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Lipopeptides and Lipoglycopeptides

Lipopeptides and lipoglycopeptides are classes of antibiotics that have activity against gram-positive Gram-Positive Penicillins bacteria Bacteria Bacteria are prokaryotic single-celled microorganisms that are metabolically active and divide by binary fission. Some of these organisms play a significant role in the pathogenesis of diseases. Bacteriology and that act on the bacterial cell wall Cell wall The outermost layer of a cell in most plants; bacteria; fungi; and algae. The cell wall is usually a rigid structure that lies external to the cell membrane, and provides a protective barrier against physical or chemical agents. Cell Types: Eukaryotic versus Prokaryotic. Lipopeptides (daptomycin) disrupt the cell membrane Cell Membrane A cell membrane (also known as the plasma membrane or plasmalemma) is a biological membrane that separates the cell contents from the outside environment. A cell membrane is composed of a phospholipid bilayer and proteins that function to protect cellular DNA and mediate the exchange of ions and molecules. The Cell: Cell Membrane by creating an ion-conducting channel and causing potassium Potassium An element in the alkali group of metals with an atomic symbol k, atomic number 19, and atomic weight 39. 10. It is the chief cation in the intracellular fluid of muscle and other cells. Potassium ion is a strong electrolyte that plays a significant role in the regulation of fluid volume and maintenance of the water-electrolyte balance. Hyperkalemia efflux and membrane depolarization Depolarization Membrane Potential. The subsequent processes lead to inhibited protein synthesis Synthesis Polymerase Chain Reaction (PCR) and eventual bacterial cell death Cell death Injurious stimuli trigger the process of cellular adaptation, whereby cells respond to withstand the harmful changes in their environment. Overwhelmed adaptive mechanisms lead to cell injury. Mild stimuli produce reversible injury. If the stimulus is severe or persistent, injury becomes irreversible. Apoptosis is programmed cell death, a mechanism with both physiologic and pathologic effects. Cell Injury and Death. Lipoglycopeptides have a dual action of inhibiting bacterial cell-wall synthesis Synthesis Polymerase Chain Reaction (PCR) by binding peptidoglycan Peptidoglycan Penicillins precursors and causing cell membrane Cell Membrane A cell membrane (also known as the plasma membrane or plasmalemma) is a biological membrane that separates the cell contents from the outside environment. A cell membrane is composed of a phospholipid bilayer and proteins that function to protect cellular DNA and mediate the exchange of ions and molecules. The Cell: Cell Membrane depolarization Depolarization Membrane Potential. Telavancin, dalbavancin, and oritavancin belong to this group of drugs. All these medications are administered IV, as they have poor oral absorption Absorption Absorption involves the uptake of nutrient molecules and their transfer from the lumen of the GI tract across the enterocytes and into the interstitial space, where they can be taken up in the venous or lymphatic circulation. Digestion and Absorption. The lipopeptides and lipoglycopeptides are excreted unchanged in the urine Urine Liquid by-product of excretion produced in the kidneys, temporarily stored in the bladder until discharge through the urethra. Bowen Disease and Erythroplasia of Queyrat. Dosage Dosage Dosage Calculation adjustments are generally needed in cases of reduced renal function. Both classes of antibiotics are used as alternative agents for gram-positive Gram-Positive Penicillins infections Infections Invasion of the host organism by microorganisms or their toxins or by parasites that can cause pathological conditions or diseases. Chronic Granulomatous Disease ( bacteremia Bacteremia The presence of viable bacteria circulating in the blood. Fever, chills, tachycardia, and tachypnea are common acute manifestations of bacteremia. The majority of cases are seen in already hospitalized patients, most of whom have underlying diseases or procedures which render their bloodstreams susceptible to invasion. Glycopeptides, skin Skin The skin, also referred to as the integumentary system, is the largest organ of the body. The skin is primarily composed of the epidermis (outer layer) and dermis (deep layer). The epidermis is primarily composed of keratinocytes that undergo rapid turnover, while the dermis contains dense layers of connective tissue. Skin: Structure and Functions and soft tissue Soft Tissue Soft Tissue Abscess infections Infections Invasion of the host organism by microorganisms or their toxins or by parasites that can cause pathological conditions or diseases. Chronic Granulomatous Disease). Telavancin is also effective against hospital-acquired and ventilator-associated pneumonia Ventilator-Associated Pneumonia Multidrug-resistant Organisms and Nosocomial Infections.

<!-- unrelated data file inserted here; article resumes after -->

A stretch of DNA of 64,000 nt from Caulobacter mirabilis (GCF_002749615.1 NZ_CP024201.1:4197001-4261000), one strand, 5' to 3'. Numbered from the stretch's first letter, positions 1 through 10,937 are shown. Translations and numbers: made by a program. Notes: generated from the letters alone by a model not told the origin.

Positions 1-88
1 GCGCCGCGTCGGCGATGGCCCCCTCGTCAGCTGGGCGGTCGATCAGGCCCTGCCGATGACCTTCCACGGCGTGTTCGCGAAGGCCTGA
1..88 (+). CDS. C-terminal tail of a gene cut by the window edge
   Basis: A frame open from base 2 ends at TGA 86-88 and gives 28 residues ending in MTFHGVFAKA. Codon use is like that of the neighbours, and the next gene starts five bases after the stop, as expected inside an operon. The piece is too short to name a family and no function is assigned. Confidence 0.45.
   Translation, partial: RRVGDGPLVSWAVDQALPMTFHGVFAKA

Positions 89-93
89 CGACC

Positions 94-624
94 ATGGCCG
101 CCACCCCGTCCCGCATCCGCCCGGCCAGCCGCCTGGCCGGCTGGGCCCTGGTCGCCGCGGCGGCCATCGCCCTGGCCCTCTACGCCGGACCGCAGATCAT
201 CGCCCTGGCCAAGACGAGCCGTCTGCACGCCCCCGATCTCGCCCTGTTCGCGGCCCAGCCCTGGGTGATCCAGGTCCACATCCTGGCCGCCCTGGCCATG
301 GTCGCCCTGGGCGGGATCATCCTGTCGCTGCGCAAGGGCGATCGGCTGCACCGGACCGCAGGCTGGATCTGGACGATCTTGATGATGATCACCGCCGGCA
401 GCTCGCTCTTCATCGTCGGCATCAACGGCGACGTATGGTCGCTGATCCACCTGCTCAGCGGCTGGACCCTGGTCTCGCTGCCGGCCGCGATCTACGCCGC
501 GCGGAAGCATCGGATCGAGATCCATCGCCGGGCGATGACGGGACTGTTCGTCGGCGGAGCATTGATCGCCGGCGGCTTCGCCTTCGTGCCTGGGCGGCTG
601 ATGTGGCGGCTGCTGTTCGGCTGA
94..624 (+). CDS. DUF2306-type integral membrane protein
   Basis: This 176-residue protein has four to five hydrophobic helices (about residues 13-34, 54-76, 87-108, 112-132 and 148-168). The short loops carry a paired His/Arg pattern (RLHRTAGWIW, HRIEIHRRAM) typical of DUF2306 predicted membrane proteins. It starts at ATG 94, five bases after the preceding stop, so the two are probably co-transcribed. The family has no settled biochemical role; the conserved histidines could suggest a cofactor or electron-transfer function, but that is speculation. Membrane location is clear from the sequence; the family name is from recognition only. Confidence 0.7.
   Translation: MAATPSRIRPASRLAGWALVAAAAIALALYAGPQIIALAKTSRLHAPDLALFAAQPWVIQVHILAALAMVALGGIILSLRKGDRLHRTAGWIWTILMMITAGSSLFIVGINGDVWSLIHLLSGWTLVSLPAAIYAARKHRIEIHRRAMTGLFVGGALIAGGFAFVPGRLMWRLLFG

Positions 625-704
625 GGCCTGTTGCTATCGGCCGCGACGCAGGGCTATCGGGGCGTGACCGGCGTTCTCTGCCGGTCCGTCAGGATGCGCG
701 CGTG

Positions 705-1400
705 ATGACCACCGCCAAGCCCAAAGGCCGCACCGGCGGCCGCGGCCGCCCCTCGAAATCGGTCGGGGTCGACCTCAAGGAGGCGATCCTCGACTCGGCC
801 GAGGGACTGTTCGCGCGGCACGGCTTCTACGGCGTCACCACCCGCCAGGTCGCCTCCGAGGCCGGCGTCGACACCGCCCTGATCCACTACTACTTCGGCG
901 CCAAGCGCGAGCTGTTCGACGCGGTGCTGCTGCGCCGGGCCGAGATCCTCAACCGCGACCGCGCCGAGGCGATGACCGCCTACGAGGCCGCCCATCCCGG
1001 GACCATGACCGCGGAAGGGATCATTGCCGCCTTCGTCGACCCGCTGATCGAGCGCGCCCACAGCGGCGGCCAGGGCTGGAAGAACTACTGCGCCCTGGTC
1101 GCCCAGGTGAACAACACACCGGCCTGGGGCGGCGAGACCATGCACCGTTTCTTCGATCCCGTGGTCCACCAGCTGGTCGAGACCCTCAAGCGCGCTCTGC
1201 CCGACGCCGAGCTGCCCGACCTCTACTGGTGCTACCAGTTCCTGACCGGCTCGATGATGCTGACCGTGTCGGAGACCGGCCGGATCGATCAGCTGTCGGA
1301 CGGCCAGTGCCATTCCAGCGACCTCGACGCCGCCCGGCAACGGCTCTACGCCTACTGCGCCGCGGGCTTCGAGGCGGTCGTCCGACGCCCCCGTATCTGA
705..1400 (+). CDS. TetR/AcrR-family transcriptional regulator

Last updated: 23 Jul, 2021

Editorial responsibility: Stanley Oiseth, Lindsay Jones, Evelin Maza

Chemistry and Pharmacodynamics

Lipopeptides

  • Daptomycin: only member of its class
  • Structure: 
    • 13 amino acids Amino acids Organic compounds that generally contain an amino (-NH2) and a carboxyl (-COOH) group. Twenty alpha-amino acids are the subunits which are polymerized to form proteins. Basics of Amino Acids, with 10 forming an ester-linked amino acid Amino acid Amino acids (AAs) are composed of a central carbon atom attached to a carboxyl group, an amino group, a hydrogen atom, and a side chain (R group). Basics of Amino Acids ring
    • With a terminal L-tryptophan bonded to decanoic acid